Obama's Health Plan: The Debate Goes On

Experts React to the President's Speech on Health Reform

By Andy Miller
WebMD Health News

Reviewed By Louise Chang, MD

Sept. 10, 2009 -- Declaring that "the time for bickering is over," a passionate President Barack Obama took a forceful stand for health care reform Wednesday night, explaining his objectives for change while denouncing distortions made by opponents.

But was his speech a "game changer"? Did it wipe out a month of slipping polls and town hall criticism of reform?

A single speech can't change the debate by itself, says Julius Hobson, a health policy adviser for the law firm Bryan Cave. "We're in a marathon that will run till Christmas."

"I think he succeeded in delivering the message," Hobson says. "Did he succeed in changing the minds of the American people? Time will tell."

It had been a rough August for supporters of the Democrats' initiatives. An AP-GfK survey released before the speech showed that public disapproval of Obama's handling of health care had jumped to 52%, an increase of 9 percentage points since July.

Clearly addressing the public as much as Congress, Obama touched on several areas of agreement on health reform, both past and present. "I am not the first president to take up this cause, but I am determined to be the last," he said.

He drew strong applause from the joint session of Congress when attacking insurance company discrimination against people with pre-existing medical conditions, citing a woman with breast cancer having her policy canceled because, he said, "she forgot to declare a case of acne."

"That is heartbreaking, it is wrong, and no one should be treated that way in the United States of America," Obama said.

Ending such insurance practices has gained broad political support, says E. Richard Brown, director of the UCLA Center for Health Policy Research.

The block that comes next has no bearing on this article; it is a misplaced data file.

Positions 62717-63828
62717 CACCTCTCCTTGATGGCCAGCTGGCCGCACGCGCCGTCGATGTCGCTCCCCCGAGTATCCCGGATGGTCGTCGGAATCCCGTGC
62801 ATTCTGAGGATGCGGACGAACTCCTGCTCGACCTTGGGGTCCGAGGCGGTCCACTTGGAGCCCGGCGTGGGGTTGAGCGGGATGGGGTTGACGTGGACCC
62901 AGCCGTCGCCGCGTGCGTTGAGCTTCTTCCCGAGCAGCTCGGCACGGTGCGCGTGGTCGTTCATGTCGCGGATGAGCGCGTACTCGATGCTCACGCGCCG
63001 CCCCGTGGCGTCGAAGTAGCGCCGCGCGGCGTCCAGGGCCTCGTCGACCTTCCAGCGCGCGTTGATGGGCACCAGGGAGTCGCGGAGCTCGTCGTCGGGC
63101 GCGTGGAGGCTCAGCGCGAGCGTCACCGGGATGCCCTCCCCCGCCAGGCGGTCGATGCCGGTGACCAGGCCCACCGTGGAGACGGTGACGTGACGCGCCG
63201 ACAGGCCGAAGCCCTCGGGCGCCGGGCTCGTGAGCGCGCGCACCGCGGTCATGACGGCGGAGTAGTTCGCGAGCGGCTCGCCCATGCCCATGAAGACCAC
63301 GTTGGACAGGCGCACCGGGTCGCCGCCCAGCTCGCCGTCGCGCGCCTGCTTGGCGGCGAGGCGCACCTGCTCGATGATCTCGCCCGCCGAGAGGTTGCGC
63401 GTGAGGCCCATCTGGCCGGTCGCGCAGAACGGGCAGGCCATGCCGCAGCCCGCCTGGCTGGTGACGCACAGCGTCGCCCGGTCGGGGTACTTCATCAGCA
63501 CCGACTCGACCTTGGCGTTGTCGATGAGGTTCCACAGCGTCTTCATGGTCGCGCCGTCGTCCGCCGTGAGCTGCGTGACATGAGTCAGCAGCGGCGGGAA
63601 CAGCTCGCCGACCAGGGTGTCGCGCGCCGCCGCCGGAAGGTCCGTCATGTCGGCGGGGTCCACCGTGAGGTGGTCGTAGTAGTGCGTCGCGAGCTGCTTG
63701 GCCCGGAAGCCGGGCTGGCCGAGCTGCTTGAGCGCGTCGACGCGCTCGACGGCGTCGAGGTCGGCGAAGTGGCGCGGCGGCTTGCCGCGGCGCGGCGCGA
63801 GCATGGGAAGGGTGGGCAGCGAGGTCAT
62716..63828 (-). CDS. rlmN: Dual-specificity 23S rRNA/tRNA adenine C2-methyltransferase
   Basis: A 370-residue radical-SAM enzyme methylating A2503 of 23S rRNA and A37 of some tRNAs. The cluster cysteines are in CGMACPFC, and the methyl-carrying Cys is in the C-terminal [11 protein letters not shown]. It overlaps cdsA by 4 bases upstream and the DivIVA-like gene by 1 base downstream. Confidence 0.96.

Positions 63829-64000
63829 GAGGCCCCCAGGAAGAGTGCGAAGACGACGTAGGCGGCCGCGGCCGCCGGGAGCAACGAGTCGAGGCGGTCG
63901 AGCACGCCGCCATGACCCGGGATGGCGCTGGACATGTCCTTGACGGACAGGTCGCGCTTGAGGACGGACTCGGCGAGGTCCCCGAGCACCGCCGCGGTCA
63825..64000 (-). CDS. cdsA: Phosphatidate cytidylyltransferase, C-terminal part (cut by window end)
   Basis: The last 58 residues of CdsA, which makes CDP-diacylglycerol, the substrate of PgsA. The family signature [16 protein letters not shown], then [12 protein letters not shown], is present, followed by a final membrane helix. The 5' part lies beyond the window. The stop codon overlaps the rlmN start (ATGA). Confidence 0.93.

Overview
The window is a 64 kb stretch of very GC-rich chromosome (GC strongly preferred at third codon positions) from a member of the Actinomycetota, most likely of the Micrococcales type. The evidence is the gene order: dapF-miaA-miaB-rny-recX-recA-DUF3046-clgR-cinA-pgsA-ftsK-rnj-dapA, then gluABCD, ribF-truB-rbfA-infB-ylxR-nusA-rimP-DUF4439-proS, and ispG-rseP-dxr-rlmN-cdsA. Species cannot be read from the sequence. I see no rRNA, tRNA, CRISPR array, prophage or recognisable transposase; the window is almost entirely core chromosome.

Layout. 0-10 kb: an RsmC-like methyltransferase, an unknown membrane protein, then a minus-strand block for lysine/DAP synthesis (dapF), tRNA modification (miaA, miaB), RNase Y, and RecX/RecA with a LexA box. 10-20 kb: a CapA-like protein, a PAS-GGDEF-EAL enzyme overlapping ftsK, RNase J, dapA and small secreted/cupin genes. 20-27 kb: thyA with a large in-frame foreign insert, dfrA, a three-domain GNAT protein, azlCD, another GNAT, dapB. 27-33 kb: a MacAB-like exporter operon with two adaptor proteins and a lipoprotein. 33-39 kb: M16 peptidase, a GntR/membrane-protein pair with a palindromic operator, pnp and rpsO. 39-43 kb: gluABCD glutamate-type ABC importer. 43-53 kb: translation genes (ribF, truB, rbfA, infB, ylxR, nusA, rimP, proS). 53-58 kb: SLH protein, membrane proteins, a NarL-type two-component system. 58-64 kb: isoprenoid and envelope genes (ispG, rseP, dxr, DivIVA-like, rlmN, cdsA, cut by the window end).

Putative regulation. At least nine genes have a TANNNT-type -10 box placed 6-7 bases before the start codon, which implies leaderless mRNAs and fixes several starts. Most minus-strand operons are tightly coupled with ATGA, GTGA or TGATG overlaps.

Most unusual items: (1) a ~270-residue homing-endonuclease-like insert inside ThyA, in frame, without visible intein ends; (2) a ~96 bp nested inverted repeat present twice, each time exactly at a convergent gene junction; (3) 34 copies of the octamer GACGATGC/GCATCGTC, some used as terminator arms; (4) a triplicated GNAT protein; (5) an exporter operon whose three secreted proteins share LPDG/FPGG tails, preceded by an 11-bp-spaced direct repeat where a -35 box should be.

The Public Option

On perhaps the most divisive issue of reform, though, Obama again backed a proposal for a "public option," run like Medicare, to compete with private insurance companies in a health insurance exchange or marketplace. Republicans say the public option would eventually lead to the demise of private insurance.

But Obama also said he was receptive to other ideas to foster competition, such as a nonprofit co-op run by consumers. That openness to alternatives "will disappoint many progressives," says Brown, a supporter of the public option.

Greg D'Angelo of the Heritage Foundation, which opposes a government-run public option, says if Obama had scrapped it, "people on the left would have revolted."

The speech basically "repackaged" what Obama has already said on reform, D'Angelo says.

Still, the president reached out at times to Republicans, citing Sen. John McCain's idea to provide immediate insurance reform for helping people with pre-existing conditions.

He also said he would back changes of the medical malpractice insurance market, a topic that drove many Republicans to their feet in applause. Obama said he would pursue pilot projects on malpractice reform proposed by the Bush administration.